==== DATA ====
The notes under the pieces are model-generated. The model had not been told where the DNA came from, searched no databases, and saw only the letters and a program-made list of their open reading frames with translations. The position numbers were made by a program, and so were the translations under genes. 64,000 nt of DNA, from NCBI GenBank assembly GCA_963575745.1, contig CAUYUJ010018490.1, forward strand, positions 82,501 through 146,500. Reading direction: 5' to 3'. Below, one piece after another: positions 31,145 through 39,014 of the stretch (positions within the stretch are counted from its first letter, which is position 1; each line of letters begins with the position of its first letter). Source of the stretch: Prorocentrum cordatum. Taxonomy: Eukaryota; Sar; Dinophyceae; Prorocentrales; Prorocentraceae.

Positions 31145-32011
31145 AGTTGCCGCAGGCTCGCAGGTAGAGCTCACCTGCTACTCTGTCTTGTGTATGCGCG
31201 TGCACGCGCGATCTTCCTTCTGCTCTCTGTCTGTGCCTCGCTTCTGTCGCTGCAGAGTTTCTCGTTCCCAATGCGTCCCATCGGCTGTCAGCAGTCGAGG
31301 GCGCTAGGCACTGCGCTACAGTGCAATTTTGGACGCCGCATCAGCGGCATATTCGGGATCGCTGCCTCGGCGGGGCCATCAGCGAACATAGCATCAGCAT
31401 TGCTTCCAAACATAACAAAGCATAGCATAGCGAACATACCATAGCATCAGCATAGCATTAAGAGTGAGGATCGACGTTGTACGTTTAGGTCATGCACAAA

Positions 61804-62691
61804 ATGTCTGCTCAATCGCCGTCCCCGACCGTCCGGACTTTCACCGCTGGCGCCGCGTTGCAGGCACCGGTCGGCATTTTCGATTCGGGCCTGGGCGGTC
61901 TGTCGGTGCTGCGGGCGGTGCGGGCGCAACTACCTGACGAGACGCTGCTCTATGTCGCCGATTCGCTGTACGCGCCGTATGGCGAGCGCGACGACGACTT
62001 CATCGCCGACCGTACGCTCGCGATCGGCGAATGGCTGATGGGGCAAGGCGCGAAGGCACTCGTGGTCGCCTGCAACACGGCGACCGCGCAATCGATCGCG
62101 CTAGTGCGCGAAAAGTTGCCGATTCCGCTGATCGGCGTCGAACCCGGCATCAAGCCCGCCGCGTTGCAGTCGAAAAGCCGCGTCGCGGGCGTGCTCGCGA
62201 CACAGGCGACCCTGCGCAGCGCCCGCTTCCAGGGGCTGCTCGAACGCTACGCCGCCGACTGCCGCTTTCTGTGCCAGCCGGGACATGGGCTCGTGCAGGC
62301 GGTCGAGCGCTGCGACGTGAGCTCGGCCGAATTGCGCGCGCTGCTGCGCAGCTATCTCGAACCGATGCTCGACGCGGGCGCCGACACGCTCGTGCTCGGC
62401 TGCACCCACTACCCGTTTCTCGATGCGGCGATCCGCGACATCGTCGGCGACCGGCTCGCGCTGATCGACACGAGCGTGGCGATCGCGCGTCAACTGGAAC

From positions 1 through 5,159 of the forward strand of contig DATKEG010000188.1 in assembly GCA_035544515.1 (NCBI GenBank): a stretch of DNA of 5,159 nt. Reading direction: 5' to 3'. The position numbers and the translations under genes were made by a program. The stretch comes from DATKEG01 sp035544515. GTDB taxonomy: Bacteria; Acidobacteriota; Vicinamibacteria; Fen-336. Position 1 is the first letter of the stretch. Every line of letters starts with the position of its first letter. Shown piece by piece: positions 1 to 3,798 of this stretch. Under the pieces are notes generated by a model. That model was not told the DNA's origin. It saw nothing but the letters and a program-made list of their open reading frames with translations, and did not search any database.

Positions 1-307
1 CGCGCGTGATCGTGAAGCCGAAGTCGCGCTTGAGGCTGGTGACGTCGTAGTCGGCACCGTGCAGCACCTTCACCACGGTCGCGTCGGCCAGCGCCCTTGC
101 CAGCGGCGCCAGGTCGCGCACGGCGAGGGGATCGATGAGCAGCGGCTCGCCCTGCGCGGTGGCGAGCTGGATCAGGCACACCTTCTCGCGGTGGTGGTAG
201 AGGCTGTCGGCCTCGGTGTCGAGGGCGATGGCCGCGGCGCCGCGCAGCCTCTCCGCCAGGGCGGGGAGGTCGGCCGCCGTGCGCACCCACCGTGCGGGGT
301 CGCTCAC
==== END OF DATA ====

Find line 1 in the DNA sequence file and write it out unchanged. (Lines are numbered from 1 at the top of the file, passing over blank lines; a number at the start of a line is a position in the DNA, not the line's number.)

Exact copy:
The notes under the pieces are model-generated. The model had not been told where the DNA came from, searched no databases, and saw only the letters and a program-made list of their open reading frames with translations. The position numbers were made by a program, and so were the translations under genes. 64,000 nt of DNA, from NCBI GenBank assembly GCA_963575745.1, contig CAUYUJ010018490.1, forward strand, positions 82,501 through 146,500. Reading direction: 5' to 3'. Below, one piece after another: positions 31,145 through 39,014 of the stretch (positions within the stretch are counted from its first letter, which is position 1; each line of letters begins with the position of its first letter). Source of the stretch: Prorocentrum cordatum. Taxonomy: Eukaryota; Sar; Dinophyceae; Prorocentrales; Prorocentraceae.